Otherworld: Spring of Shadows
It all started when you moved into an old house in the English countryside, hoping for a chance to be alone and take new stock in your life. But are we ever really alone? As it turns out, there is more to this world than what's apparent on the surface. The fairytales you heard when you were young, the ones you thought stuffed with nonsense and meant only as cautionary allegories to frighten children into behaving properly, are not so far from the truth. So, as curious as Alice in Wonderland, you peek behind the veneer, following clues left by Fiona, a little girl trapped in another dimension, and become caught up in Otherworld: Spring of Shadows, a sumptuously-detailed fantasy adventure-hybrid from Boomzap.
Armed with little more than an enchanted knife and a water pitcher, you seem to the be only one who can prevent the Shade's eternal winter, a blight of ice and death the foul creature hatefully threatens to cast upon the earth. Do this by searching high and low, across all terrains, for the magical charms that will activate Fiona's magical locket. The Shade will not make this easy on you and—as evidenced by the victims which lay dead in his path—he's quite capable of doing you harm, a thought that weighs heavy on your mind as you face the Shade in a mortal battle.
All that's for the end, though. First you'll explore six chapters, encountering not only mini-games, puzzles and hidden object scenes, you will also earn new achievements and uncover an optional side-quest. None of which are mightily difficult, so you won't be pulled away from the enjoyment of adventuring and simply taking in the beautifully elaborate scenery. There is never a sparkle in sight to deter from this, but "casual" mode still provides plenty of hints, skipping and guided help at your request. "Expert" is a little less affable but, if you have the guts, choose "Hard Core" to truly go it alone (you'll also earn a badge of honor for that achievement.)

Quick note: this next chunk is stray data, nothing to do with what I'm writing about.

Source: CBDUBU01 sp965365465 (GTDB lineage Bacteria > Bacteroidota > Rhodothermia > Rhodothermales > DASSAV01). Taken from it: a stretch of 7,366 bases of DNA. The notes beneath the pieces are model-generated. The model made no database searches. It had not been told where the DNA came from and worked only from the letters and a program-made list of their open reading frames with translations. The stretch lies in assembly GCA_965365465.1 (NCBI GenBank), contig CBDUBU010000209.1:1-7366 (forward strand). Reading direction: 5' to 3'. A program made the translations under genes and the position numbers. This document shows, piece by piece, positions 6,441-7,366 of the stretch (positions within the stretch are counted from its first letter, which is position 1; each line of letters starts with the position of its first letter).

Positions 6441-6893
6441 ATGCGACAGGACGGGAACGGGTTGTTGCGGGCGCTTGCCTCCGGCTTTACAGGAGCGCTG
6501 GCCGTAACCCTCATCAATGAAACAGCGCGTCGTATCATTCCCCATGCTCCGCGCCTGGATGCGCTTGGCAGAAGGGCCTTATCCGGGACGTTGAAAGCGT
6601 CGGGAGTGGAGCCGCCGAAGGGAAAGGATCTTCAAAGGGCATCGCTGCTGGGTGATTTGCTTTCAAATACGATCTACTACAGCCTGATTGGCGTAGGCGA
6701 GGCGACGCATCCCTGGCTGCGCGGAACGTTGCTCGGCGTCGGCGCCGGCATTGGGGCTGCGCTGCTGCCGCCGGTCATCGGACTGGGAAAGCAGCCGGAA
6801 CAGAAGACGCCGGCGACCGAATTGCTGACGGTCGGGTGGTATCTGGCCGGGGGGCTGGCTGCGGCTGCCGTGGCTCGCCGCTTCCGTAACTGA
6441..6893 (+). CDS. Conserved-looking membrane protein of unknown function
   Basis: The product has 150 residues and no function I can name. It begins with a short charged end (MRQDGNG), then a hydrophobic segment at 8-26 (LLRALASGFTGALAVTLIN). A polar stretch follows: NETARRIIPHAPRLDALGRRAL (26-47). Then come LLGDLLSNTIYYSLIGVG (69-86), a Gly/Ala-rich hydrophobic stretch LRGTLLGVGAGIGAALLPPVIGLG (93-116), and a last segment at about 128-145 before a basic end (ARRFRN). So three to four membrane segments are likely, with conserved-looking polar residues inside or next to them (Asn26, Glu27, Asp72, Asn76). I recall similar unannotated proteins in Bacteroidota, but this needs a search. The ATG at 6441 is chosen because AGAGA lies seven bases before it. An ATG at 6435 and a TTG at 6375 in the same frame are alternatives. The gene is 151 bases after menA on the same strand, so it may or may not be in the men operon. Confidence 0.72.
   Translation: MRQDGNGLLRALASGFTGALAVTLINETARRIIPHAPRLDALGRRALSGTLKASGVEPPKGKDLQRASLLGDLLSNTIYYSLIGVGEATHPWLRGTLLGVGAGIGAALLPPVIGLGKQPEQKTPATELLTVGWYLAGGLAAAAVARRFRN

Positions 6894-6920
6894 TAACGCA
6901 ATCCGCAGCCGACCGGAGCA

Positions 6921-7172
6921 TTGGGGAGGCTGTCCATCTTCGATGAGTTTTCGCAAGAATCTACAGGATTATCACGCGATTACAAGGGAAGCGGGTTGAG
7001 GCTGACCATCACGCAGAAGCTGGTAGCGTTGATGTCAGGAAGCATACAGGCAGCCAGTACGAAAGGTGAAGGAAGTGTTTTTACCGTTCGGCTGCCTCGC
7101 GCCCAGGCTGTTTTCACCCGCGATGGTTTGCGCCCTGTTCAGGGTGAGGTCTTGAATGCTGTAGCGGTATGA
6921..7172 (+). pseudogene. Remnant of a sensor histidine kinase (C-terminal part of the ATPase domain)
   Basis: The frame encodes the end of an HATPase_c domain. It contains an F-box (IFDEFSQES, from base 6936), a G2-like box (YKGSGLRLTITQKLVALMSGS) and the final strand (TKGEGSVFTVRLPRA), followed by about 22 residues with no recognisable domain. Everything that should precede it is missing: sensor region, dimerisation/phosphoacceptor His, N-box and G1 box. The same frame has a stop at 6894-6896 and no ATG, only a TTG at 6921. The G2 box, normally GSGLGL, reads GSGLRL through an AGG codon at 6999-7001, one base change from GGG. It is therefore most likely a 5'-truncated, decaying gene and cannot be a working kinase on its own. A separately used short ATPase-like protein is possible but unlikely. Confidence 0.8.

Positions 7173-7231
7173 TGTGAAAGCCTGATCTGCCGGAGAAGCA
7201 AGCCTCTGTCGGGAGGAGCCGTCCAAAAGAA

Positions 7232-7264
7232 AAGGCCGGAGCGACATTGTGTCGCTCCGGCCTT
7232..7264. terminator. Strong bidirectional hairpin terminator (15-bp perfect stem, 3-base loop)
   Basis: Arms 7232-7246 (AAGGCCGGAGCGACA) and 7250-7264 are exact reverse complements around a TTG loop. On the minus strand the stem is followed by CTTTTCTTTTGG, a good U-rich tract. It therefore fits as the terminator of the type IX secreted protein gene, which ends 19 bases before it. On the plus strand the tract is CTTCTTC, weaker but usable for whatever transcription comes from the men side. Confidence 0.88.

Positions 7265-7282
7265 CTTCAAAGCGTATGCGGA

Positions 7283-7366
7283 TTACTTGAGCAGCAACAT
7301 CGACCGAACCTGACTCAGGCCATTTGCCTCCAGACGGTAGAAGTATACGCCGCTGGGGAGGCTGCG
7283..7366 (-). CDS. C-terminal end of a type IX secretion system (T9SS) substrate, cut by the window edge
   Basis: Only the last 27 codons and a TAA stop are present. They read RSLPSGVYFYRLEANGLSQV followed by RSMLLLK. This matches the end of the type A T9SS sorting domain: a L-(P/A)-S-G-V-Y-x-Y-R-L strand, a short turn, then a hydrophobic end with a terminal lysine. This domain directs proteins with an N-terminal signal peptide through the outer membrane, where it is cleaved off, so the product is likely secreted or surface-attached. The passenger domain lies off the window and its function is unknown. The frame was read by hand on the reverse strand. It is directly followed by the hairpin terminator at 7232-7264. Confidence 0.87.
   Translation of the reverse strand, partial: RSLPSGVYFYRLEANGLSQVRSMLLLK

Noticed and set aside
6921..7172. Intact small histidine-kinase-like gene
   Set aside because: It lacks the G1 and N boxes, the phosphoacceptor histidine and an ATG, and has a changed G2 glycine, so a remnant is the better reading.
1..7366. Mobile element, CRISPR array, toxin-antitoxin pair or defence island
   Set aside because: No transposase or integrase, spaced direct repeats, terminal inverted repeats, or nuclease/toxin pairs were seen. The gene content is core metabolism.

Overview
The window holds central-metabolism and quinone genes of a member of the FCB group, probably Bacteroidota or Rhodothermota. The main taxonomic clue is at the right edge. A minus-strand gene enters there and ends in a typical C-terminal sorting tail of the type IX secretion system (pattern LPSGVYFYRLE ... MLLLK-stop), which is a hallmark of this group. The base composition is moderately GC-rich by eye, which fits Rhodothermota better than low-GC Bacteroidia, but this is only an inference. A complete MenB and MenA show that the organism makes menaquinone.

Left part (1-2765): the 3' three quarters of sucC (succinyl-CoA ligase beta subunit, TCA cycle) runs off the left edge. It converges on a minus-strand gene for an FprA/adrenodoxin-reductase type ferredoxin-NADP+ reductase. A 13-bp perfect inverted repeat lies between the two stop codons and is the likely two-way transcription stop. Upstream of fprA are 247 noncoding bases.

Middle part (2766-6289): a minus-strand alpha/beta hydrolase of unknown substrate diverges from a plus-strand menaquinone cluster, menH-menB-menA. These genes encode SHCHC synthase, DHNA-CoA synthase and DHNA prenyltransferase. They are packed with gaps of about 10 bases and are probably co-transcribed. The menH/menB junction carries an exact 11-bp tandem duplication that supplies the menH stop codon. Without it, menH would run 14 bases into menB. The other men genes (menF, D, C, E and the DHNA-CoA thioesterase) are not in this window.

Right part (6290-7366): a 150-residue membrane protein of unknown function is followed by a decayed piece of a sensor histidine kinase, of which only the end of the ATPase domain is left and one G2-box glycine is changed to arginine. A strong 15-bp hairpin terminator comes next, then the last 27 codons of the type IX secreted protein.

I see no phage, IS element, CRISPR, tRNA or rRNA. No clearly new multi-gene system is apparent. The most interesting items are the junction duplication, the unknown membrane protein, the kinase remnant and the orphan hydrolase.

Analysis: This is not your typical hidden object game—far from it! No piles of randomly-strewn anachronisms; hidden object scenes fit the setting perfectly, are well-composed and pleasing to behold. Even better, they make sense! Collect only what's needed, never returning to the same scene because you have foresight to grab important bits the first time around. In fact, handy items do not disappear after first use and they often have multiple purposes. Finally, some logic.
Along with the traditional type of hidden object scenes, searches vary from multiples of a single object, or broken pieces needing reconstruction, or matching pairs or even riddle clues. It's absolutely refreshing to escape the boredom of cluttered compositions and jarringly out-of-place collections. As for minigames? They're rather easy yet they do make you think without requiring elaborate note taking or pulling of hairs to complete. Jigsaws, tile swaps and matching games are strongly emphasized here but there are many adventure-centered quest tasks as well. Making good of the repetition, is the unique style and interesting artwork in the games.
Otherworld: Spring of Shadows weaves a fantastic story and absorbs you into surreal environments, exactly as you'd expect from Boomzap, the gamemaker who brought us Awakening 2: Moonfell Wood and Death Under Tuscan Skies: a Dana Knighstone Novel. An appreciation of ambiance and entertaining tale-telling is well met here; every detail is intricately-designed to add mood and atmosphere. The music seems to come from a strange, 1960s British supernatural horror flick: enticing, haunted notes echoed by soft, etheral vocals. Outside of the occasional cut-scene, there is no voice-over to jar you out of the moment, so the focus remains almost entirely on adventuring.
This dedication to drawing the player into the story is Otherworld's strongest asset and, because of that, it also has its weaknesses: a mild lag between changing scenes that is made noticeable because of all the moving back and forth between scenes. Even so, there's a great pleasure that comes from traveling across the richly-appointed settings. After all, sometimes it's nice to believe in fairy tales, even if they're not actually real (or are they?)
A Collector's Edition is also available. It contains bonus content not found in the standard edition: an additional chapter, wallpapers, strategy guide, and more. Remember that Big Fish Game Club Members pay only $13.99 for Collector's Editions (or 2 club credits), and collector's editions count 3 card punches of 6 total needed for a free game.